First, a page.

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README.md

Permutations using Python

Project Status: Active – The project has reached a stable, usable state and is being actively developed.

One simple program using Python for applying strings and integer permutations.
The following gist offers a program scaled in four subsets:

  • apply permutations on strings, refer to strings_permutation.py
  • apply permutations on integers, refer to integers_permutation.py
  • apply permutations on both integers and strings in a single program, refer to integers_strings_permutation.py
  • use case: apply permutations on a card game, refer to use_case_permutations.py.

Getting Started

This Python program built in four lines helps you avoid the use of an extented code for applying permutations on numeric data. The below instructions will help you run this Python program on your local machine for development and testing purposes, as well as in third party sites hosted in the cloud.

  • (#) and (''') are used to comment the following gist.

Prerequisites

I am using Jupyter Notebook on localhost (Ubuntu 18.04 bionic).
Make sure to have Jupyter Notebook installed on your operating system or launch it on remote servers (see Tips).

Tips

If you are not using Linux/Unix and still want to try this simple Python program:

Basic commands in Jupyter Notebook

  • Note that in Jupyter you add new lines by typing "b" from your keyboard whilst the notebook is opened.
  • Avoid runing the entire code in a single cell in order to understand the steps.
  • Use "ctrl + enter" to execute each line if you want to get the output.
  • Use "dd" outside a cell to delete it.
  • Running the last cell should execute the permutations as program output.

Whilst your Jupyter Notebook is open... Use this line of code in your first cell

from itertools import permutations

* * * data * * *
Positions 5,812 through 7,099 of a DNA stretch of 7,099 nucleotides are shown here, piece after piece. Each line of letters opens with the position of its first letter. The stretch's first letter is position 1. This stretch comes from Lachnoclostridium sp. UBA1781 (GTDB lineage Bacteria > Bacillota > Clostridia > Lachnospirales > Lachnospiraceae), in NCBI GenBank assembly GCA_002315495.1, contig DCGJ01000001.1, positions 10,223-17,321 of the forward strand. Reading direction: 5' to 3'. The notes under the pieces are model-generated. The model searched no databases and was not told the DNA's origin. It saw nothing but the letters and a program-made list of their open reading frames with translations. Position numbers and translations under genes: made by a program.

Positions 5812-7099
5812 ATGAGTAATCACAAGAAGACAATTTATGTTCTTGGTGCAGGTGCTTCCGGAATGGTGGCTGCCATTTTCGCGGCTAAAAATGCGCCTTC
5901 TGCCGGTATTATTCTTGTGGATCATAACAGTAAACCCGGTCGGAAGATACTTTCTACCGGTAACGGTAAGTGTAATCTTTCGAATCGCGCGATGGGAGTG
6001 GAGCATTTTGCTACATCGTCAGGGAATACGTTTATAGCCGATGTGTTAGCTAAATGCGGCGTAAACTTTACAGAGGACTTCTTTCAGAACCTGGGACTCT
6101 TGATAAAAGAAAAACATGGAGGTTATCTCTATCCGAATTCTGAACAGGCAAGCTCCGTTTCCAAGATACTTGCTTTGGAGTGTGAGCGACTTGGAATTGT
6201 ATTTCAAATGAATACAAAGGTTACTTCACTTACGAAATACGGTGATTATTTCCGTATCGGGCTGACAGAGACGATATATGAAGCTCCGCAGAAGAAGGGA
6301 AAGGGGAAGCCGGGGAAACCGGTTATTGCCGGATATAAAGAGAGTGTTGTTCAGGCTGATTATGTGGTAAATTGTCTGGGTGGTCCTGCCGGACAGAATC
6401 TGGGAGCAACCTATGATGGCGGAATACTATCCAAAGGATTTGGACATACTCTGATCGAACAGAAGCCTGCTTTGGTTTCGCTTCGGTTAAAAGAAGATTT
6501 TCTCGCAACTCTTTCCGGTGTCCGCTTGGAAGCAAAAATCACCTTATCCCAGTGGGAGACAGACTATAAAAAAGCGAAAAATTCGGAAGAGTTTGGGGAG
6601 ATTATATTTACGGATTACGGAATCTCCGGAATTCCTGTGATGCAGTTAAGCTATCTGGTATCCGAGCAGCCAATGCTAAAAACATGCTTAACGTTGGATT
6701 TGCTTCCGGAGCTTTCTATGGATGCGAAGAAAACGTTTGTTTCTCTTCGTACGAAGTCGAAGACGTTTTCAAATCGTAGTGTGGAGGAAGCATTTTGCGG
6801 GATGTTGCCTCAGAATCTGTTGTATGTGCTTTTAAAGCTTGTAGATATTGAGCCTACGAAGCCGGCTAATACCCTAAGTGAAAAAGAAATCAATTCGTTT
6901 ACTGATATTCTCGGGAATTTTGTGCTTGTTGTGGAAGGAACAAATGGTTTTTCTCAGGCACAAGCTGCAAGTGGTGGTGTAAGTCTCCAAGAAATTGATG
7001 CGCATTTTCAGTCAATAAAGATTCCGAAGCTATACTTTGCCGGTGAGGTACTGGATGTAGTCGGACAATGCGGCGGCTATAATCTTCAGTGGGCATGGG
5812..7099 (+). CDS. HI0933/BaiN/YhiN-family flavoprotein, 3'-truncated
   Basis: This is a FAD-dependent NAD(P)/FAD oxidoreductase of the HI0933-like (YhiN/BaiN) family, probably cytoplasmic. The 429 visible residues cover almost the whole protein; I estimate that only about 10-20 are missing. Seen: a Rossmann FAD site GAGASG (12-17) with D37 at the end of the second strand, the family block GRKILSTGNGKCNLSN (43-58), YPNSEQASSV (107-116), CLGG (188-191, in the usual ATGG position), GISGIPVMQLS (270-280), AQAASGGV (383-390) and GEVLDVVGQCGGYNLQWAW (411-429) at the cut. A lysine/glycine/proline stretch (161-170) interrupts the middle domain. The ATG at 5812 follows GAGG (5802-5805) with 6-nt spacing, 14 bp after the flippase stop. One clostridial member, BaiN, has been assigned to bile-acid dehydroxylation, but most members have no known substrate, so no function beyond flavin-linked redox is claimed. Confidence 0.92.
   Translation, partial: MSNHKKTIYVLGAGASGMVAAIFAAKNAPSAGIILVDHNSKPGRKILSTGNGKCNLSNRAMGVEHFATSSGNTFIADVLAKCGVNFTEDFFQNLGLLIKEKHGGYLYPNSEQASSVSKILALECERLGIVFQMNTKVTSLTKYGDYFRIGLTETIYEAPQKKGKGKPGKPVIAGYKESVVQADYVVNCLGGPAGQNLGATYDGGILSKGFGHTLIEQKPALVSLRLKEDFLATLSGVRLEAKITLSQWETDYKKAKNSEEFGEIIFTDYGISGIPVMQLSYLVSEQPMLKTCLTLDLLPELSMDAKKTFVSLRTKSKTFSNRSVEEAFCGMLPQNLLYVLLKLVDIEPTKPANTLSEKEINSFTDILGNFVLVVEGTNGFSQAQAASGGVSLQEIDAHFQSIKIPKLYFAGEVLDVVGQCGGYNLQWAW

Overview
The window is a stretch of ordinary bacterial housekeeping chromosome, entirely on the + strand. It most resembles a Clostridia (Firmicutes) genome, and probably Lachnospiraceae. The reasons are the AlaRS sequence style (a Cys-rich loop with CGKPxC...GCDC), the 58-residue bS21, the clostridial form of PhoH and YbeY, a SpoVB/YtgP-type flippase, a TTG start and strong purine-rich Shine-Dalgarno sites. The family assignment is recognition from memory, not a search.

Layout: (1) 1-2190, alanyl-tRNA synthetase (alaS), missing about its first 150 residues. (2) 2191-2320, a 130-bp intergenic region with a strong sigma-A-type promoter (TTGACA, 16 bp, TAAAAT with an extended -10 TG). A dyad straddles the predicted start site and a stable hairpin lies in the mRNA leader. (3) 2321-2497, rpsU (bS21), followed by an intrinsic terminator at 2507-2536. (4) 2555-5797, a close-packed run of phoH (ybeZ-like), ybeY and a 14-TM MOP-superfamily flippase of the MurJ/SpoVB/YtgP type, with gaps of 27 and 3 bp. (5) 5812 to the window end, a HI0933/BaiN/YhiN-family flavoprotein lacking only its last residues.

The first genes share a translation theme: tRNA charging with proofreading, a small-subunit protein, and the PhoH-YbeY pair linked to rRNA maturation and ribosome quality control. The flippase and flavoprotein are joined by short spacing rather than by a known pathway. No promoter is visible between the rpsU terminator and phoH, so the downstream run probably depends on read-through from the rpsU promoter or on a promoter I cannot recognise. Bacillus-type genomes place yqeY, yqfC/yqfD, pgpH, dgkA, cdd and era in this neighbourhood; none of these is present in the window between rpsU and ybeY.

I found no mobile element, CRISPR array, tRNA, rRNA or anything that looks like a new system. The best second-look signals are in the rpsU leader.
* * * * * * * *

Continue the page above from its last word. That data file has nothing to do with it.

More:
'''
This loads requested package
and library in your notebook
'''

Use this line of code in your second cell

perm = permutations([3, 6, 9])

'''
This returns no result until
the last cell is ran
'''

Use this line of code in your third cell

for (i) in list(perm): 
print (i)

'''
This completes the program, showing permutations
of numbers 3,6,9 as output.
'''

Running the tests

  • I used Ubuntu (18.04 bionic) to launch Jupyter Notebook on localhost.
  • Localhost instantiates while using $ jupyter notebook in the terminal.
  • Check if Jupyter is correctly installed: $ jupyter --version

Built With

  • Jupyter - An open source software for creating notebooks
  • Itertools - Functions creating iterators for efficient looping
  • Math - Mathematical functions defined by the C standar

Versioning

I used no vesioning system for this gist, which repos status is flagged as concept because it is intended to be a demo or POC (proof-of-concept).

Author

  • Isaac Arnault - Suggesting a minified code from Initial work redspider

License

All public gists https://gist.github.com/aiPhD
Copyright 2018, Isaac Arnault
MIT License, http://www.opensource.org/licenses/mit-license.php

Use case - Applying a factorial n function in a card game

Extended application of the above program. Permutations are great for finding number of ways an array of integers can be sorted. Let's imagine that that we have a standard 52-card deck and we wish to find the number of permutations of four aces while shuffling the cards. We may need to add a function to our code and to use another package and libraby. Check use_case_permutations.py for more info.

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